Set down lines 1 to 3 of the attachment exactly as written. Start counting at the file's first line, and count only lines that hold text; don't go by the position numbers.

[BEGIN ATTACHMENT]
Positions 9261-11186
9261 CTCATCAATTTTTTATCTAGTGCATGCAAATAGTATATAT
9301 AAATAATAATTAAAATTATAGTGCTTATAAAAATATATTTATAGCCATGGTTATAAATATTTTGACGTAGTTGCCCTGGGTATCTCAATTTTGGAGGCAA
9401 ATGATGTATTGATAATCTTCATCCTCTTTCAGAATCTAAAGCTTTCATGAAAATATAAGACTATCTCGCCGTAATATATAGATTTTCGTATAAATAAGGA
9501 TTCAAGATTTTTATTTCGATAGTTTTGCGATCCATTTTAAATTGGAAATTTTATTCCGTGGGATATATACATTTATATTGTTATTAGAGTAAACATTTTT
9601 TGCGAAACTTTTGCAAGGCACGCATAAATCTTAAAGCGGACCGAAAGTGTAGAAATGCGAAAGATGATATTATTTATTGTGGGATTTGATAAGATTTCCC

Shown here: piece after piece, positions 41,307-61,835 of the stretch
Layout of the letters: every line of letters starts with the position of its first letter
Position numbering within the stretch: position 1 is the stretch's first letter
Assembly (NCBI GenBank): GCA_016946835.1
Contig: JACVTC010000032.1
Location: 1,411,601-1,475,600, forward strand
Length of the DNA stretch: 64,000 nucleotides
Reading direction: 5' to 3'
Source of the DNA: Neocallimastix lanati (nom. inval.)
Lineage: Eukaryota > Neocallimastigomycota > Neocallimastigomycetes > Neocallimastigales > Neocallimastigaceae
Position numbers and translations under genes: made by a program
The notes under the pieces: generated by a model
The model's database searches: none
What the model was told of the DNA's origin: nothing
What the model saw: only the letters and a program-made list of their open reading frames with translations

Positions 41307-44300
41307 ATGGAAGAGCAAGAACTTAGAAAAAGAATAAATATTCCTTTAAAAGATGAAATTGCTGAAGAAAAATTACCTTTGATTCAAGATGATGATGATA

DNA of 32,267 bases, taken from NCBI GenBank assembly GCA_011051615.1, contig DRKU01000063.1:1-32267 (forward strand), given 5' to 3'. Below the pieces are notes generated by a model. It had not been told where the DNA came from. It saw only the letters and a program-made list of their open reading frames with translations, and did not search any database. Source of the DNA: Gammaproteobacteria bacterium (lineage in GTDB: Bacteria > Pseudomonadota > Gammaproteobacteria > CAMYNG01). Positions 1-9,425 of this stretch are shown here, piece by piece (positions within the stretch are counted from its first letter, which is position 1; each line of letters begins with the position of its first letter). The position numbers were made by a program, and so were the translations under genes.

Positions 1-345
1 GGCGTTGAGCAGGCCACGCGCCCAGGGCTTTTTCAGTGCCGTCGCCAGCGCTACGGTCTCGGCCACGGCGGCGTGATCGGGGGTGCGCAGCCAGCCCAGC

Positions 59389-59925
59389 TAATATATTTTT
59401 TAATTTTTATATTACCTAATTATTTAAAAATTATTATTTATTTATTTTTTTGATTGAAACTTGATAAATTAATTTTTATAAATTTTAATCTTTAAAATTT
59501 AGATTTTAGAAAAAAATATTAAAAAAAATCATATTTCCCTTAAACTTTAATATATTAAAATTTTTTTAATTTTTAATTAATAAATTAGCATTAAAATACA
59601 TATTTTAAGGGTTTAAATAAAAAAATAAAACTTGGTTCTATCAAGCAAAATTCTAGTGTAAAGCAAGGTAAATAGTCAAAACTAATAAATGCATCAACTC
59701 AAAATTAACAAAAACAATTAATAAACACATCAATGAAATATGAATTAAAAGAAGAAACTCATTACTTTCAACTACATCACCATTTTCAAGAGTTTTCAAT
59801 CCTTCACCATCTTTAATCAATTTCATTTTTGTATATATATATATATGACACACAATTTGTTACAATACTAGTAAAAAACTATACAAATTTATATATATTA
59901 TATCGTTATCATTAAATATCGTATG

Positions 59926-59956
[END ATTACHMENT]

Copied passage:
Positions 9261-11186
9261 CTCATCAATTTTTTATCTAGTGCATGCAAATAGTATATAT
9301 AAATAATAATTAAAATTATAGTGCTTATAAAAATATATTTATAGCCATGGTTATAAATATTTTGACGTAGTTGCCCTGGGTATCTCAATTTTGGAGGCAA